What’s the risk: On June 30, 2010, the Center for the Science in Public Interest (CSPI) called for the FDA to ban Red #40. (6) It may accelerate the appearance of immune system tumors in mice. It also causes hypersensitivity (allergy-like) reactions in some consumers and might trigger hyperactivity in children. It is banned in Belgium, Denmark, France and Switzerland. In Europe Allura Red is not recommended for consumption by children.


Yellow #5 (Tartrazine)
Is a synthetic yellow azo dye. Of all the azo dyes tartazine causes the most allergic and intolerant reactions, particularly among those with aspirin allergies and asthma. (7) Symptoms can appear anywhere from minutes to 14 hours.
Where it’s found: Ice cream, candies, cotton candy, chewing gum, instant puddings, gelatins, pet foods, numerous bakery goods, beverages, dessert powders, candies, cereals, gelatin desserts, and many other foods, as well as pharmaceuticals , bar soaps, tanning lotions and cosmetics.
What’s the risk: Yellow 5 can cause severe hypersensitivity reactions and might trigger hyperactivity and other behavioral effects in children. Consumed over a prolonged period of time, Tartazine inflamed the stomach linings of rats. (8) It also caused adverse affects in vital organs such as the liver and kidneys of rats, regardless of dose size. Tartrazine was found to adversely affect and alter biochemical markers in vital organs, e.g., liver and kidney, of rats, not only at higher doses, but also at low doses. (9)


Yellow #6 (Sunset Yellow)
Is a synthetic yellow azo dye.
Where it’s found: Color bakery goods, cereals, beverages, dessert powders, candies, gelatin deserts, sodas, packet soups, snack chips, sausage, cosmetics, and drugs.
What’s the risk: This dye is banned in Norway and Finland. Caused adrenal tumors in animals and occasionally causes severe hypersensitivity reactions. Sunset Yellow may be responsible for causing an allergic reaction in people with an aspirin intolerance,(10) resulting in various symptoms, including gastric upset, diarrhea, vomiting, nettle rash (urticaria), swelling of the skin (angioedema) and migraines. (11)The coloring has also been linked to hyperactivity in young children. (12)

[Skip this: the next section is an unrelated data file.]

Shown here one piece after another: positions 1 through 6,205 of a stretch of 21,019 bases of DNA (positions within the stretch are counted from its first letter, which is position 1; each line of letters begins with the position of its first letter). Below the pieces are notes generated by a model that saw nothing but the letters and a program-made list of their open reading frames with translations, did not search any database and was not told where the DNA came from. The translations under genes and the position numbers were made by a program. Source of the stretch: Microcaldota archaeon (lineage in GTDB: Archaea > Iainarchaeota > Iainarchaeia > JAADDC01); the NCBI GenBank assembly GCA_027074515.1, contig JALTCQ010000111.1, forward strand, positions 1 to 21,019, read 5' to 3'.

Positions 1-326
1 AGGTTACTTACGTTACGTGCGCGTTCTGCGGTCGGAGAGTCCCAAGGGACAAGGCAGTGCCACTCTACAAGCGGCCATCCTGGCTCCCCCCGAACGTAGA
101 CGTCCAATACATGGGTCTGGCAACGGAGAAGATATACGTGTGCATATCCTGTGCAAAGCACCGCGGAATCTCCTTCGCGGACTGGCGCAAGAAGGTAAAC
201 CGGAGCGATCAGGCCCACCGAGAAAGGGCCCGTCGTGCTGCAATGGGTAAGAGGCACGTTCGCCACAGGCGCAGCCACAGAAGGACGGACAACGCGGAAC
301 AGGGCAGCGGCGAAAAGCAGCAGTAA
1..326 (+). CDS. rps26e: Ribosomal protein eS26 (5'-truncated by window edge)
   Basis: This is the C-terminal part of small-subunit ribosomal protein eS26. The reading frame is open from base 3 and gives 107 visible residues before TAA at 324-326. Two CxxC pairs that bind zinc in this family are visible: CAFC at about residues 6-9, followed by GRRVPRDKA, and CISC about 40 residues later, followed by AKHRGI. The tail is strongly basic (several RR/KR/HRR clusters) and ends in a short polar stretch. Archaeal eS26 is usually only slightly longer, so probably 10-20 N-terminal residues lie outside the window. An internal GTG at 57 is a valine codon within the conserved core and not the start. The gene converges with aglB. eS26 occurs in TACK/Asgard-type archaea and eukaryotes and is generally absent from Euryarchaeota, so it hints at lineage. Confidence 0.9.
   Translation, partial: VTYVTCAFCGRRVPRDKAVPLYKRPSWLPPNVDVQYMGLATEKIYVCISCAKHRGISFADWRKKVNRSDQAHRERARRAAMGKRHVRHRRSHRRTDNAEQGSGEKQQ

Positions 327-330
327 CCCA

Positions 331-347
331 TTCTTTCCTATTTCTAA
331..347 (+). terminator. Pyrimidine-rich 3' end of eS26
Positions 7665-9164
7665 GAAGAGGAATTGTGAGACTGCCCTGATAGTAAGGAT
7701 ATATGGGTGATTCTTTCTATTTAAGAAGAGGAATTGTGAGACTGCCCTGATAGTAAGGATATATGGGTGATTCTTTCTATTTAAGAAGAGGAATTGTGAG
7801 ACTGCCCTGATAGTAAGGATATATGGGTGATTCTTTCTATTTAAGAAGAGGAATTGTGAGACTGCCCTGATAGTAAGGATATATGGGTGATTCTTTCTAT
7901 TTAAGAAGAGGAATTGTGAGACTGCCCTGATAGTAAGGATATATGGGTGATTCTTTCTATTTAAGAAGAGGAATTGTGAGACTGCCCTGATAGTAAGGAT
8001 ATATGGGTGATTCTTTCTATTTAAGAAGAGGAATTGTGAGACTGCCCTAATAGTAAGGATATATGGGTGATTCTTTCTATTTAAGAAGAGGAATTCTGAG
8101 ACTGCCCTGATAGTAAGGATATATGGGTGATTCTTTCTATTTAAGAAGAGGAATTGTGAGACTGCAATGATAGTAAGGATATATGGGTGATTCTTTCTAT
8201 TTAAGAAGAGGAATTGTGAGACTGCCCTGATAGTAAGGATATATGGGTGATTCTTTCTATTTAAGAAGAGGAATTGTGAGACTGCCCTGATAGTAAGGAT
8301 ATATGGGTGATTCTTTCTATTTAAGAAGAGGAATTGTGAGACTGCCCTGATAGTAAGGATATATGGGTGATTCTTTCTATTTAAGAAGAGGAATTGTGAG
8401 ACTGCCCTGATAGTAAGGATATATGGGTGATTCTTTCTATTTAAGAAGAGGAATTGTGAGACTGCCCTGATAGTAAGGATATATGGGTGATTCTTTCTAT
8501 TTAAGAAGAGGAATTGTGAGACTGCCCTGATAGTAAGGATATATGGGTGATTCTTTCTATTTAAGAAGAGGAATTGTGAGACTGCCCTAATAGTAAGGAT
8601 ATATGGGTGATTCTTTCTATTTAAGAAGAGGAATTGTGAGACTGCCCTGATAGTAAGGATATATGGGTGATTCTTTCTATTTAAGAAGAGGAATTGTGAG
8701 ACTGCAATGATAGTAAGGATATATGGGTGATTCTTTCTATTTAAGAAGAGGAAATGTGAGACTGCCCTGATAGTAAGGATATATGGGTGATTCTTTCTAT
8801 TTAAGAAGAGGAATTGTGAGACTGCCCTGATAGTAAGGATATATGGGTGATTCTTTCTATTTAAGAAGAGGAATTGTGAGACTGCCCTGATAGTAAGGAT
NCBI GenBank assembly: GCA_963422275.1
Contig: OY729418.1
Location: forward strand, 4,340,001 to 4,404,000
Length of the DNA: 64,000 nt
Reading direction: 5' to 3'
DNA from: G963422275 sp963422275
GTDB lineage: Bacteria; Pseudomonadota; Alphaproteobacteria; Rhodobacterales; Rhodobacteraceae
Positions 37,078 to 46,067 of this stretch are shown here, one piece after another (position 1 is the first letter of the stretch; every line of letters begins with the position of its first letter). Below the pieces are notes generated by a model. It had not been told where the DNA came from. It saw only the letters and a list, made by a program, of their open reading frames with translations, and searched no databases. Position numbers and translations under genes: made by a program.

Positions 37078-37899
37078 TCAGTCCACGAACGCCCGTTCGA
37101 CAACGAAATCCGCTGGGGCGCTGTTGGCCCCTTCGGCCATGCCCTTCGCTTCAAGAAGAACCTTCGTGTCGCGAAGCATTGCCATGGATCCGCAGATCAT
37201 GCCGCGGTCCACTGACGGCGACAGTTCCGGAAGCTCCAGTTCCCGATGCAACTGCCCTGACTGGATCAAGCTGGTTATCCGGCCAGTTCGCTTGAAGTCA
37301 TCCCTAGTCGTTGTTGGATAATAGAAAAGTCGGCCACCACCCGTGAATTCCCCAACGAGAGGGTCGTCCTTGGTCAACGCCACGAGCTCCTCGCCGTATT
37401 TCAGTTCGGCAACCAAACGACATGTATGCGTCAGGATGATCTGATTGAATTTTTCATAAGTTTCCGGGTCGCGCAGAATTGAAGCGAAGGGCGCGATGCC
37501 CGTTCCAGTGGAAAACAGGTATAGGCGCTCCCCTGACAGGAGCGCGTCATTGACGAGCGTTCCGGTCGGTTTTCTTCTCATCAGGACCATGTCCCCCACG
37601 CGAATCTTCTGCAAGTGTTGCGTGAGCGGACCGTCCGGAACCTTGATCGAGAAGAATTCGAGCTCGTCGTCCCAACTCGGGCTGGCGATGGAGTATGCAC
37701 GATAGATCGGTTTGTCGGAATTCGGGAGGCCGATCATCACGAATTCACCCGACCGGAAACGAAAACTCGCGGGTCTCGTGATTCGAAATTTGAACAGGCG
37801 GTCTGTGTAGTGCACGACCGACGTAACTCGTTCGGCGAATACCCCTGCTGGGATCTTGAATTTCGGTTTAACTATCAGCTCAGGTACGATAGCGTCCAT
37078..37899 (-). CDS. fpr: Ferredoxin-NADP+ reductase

Shop with Your Wallet
Be a part of the change and vote with your wallet. Stop buying foods with artificial coloring. Take the next step and call, or e-mail the company and let them know why you are no longer buying their product. If manufacturers can make foods without chemical dyes for other countries, there is no reason they can’t do it everywhere.


Healthier Options
If you have the desire to make desserts with color, you may look for India Tree’s natural food coloring.
A list of ingredients on their food coloring package lists the following: Blue: glycerin, deionized water, red cabbage. Red: beet juice, citric acid. Yellow: Deionized water, glycerin, curcumin.
Chefmaster and Nature’s Flavor also offer food coloring made that are plant based.

Trader Joe’s and Whole Food do not sell foods with artificial colors.

Make your own food coloring. Click here for recipes.



(2) J. Allergy Clin. Immunol.; VOL 64 ISS Jul 1979, P32-37, (REF 25)

(3) Craik, Johnathan Donaldson (January/February 2009). “The Safety of Intravenous Indigo Carmine to Assess Ureteric Patency During Transvaginal Uterosacral Suspension of the Vaginal Vault”. Journal of Pelvic Medicine & Surgery 15 (1): 11–15.doi:10.1097/SPV.0b013e3181986ace


(5). FDA: Red Dye’s Reluctant Regulator; Partial Ban Points to Limitations of 30-Year-Old Delaney Clause, The Washington Post, February 7, 1990


(7). UK Food Guide








Additional Resources: MSDS for Green #3 List of foods with Red Dye #40